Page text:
Kalina features a new telescope used to accurately aim laser beams at satellites, housed in a specially-constructed building built to withstand earthquakes up to magnitude seven.

    The laser beams are routed via mirrors and enter and the telescope through an opening on its side, after which they are reflected back, causing them to form an image of the targeted object in a detector.

    The project has been delayed several times and progress has been extremely slow, the report noted, citing a newsletter published by the contractors in 2016. One possible setback came in the form of the liquidation of NPTs Femto, the company tasked with developing an adaptive optics system for the project, in 2021.

    Kalina was also likely delayed by the economic sanctions imposed on Russia since the 2014 annexation of Crimea and the more-recent wave of sanctions imposed by the West due to Moscow’s invasion of Ukraine.

    Kalina is the latest of a new generation of Russian laser systems developed in recent years including a mobile laser system first announced by President Vladimir Putin in 2018 which Moscow said had advanced so far it could blind orbiting satellites and destroy drones.

     Source: The Jerusalem Post

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    Despite this, Russia is committed to commissioning the missile with the country’s strategic rocket forces by the end of the year.

    In April, close Putin ally Mr Rogozin said there would be ‘a few more tests to prove the systems compliance with the technical parameters set by the chief client – the Defence Ministry’.

    He has also said it would be commissioned no later than autumn which suggests there will be several upcoming tests.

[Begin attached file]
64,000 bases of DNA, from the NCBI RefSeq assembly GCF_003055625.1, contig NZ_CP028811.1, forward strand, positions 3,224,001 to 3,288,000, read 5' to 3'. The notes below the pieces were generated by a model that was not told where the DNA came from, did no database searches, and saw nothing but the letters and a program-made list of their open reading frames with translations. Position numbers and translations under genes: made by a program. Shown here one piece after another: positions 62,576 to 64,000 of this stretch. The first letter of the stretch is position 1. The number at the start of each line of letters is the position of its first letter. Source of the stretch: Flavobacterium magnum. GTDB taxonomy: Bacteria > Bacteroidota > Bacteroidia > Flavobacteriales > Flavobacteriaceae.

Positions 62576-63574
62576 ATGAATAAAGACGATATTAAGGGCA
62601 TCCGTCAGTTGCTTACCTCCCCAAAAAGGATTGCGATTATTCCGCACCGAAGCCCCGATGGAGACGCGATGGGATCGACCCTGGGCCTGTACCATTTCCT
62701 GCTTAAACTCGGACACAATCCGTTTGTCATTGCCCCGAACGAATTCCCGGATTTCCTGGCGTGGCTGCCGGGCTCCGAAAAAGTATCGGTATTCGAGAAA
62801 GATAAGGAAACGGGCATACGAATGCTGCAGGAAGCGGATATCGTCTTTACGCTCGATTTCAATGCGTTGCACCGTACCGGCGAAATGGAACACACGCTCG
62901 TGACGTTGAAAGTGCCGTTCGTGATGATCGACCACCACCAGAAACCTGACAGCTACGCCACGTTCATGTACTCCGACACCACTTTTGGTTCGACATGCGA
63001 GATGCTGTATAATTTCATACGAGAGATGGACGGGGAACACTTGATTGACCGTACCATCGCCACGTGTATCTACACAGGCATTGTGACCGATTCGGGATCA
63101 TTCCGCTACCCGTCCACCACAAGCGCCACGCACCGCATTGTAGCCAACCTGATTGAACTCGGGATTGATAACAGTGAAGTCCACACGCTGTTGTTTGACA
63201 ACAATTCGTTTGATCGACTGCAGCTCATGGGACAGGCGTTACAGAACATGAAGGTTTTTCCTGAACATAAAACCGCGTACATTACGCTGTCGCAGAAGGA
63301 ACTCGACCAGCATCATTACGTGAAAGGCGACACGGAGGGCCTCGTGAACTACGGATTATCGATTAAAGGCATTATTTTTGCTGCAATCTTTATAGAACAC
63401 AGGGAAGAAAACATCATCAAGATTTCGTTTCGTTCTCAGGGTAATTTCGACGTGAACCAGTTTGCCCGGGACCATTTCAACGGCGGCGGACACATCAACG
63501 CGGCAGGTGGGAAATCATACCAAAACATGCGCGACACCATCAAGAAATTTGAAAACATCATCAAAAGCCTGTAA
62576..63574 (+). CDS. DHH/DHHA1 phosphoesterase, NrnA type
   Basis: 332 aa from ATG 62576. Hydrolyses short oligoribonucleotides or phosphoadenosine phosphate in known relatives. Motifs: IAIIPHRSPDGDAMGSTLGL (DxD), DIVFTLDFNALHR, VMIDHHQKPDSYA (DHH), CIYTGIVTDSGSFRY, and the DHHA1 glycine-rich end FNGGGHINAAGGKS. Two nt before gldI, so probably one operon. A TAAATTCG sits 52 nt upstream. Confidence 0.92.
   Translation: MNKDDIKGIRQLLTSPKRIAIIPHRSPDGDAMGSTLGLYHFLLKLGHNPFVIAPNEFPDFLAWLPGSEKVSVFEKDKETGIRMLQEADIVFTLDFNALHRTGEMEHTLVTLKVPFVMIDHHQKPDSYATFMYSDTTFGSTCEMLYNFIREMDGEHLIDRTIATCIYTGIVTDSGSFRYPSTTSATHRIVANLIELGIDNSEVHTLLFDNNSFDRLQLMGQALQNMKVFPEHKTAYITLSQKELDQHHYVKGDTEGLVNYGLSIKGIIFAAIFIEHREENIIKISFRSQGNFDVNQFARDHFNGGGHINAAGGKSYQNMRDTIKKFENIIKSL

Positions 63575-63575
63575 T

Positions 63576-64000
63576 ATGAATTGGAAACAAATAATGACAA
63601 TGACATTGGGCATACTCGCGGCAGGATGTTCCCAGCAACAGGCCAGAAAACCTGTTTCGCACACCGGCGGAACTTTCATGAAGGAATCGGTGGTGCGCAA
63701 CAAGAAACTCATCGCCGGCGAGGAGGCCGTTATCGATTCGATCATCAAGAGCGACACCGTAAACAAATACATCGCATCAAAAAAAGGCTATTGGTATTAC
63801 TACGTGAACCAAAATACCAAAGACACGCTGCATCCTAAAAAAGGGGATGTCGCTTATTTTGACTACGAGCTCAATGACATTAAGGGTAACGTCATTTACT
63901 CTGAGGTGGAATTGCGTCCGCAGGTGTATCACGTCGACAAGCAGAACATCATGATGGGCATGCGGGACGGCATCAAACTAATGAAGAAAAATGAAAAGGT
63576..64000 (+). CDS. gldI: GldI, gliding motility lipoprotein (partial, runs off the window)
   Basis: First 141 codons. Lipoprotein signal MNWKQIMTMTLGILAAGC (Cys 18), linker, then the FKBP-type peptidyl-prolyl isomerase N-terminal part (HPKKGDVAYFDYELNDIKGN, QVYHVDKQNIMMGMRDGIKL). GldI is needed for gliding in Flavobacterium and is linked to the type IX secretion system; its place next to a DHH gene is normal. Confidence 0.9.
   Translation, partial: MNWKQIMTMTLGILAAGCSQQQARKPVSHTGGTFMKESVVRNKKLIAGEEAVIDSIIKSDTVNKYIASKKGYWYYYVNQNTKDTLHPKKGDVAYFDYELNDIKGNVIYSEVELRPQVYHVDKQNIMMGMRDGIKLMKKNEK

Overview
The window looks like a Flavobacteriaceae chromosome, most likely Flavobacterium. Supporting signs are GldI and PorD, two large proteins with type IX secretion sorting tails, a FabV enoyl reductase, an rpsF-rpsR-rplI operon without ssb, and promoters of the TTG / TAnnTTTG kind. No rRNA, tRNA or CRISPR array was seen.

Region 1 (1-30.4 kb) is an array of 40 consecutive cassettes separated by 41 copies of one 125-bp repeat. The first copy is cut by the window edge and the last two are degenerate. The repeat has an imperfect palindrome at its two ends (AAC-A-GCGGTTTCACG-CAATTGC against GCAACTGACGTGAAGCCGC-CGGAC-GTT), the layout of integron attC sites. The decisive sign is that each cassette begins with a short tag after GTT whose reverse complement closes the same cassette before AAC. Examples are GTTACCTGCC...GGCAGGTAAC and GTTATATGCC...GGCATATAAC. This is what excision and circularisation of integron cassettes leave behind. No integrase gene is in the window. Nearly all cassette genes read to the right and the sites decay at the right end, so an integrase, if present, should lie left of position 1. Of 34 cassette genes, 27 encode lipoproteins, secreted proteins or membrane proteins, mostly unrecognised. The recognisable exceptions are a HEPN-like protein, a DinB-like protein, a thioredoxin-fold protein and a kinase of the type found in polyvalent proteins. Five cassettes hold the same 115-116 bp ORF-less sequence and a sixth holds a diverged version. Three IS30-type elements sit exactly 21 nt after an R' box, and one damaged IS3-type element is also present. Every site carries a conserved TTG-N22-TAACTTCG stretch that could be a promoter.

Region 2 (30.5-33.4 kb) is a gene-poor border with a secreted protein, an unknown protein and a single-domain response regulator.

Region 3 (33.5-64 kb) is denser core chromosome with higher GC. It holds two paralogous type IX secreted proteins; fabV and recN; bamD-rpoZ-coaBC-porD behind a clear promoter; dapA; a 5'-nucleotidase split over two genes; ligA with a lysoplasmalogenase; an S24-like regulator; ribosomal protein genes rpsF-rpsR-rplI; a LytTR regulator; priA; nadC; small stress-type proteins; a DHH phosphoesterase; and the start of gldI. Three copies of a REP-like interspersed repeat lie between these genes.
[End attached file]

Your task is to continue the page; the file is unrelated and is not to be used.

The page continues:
Mr Rogozin has said the hypersonic 208-ton 15,880mph missile is ‘on schedule’.

    The weapon is about the size of a 14-storey tower block and Mr Rogozin has said that Satan-2 is far ahead of anything the West has.

    He said recently: ‘As for technical performance, what they have in their arsenal certainly lags behind what we have.

    ‘They lag especially far behind in terms of the designed capabilities of our Sarmat heavy intercontinental ballistic missile, which have been confirmed in the first test launch.’

    The space chief also claimed that when he was at the production facility of the missile, which he called the ‘Doomsday Plant’, he was at the ‘safest place in the world’.

    ‘We are standing under the cover of the formidable Sarmat, created with great love and respect by our military factories and assembled at Krasmash to continue its flight design tests.

    ‘This is the safest place on Earth.’

    Putin has said the missile would ensure Russia’s security and make ‘those fierce people who are trying to threaten it’ think twice.

    There would be ‘no analogues to this weapon in the world for a long time to come’.

    After the April launch, Mr Rogozin highlighted a 26ft deep crater made at the Kura test site by the missile without a nuclear warhead.

    ‘With a nuclear charge, such a crater at an enemy site will be…well, very large and very deep – and radioactive.

    ‘And not just one, but exactly as many as the most powerful nuclear missile in the world will deliver to the territory of a fierce enemy.

    ‘And we will soon have almost 50 such Sarmats (the missile is called Satan-2 in the West) on combat duty.

    ‘It remains only to advise the aggressors to talk more politely with Russia.’

    Mr Rogozin himself has previously threatened to unleash Sarmat on the West.

    He mocked an alleged report that Boris Johnson had threatened to deploy Britain’s nuclear missiles without consulting NATO.

    Mr Rogozin threatened: ‘Boris, if ‘Sarmat’ is used, none of you will ‘consult with each other’.

    ‘And there will be no one to style your hair, Mr. Prime Minister.’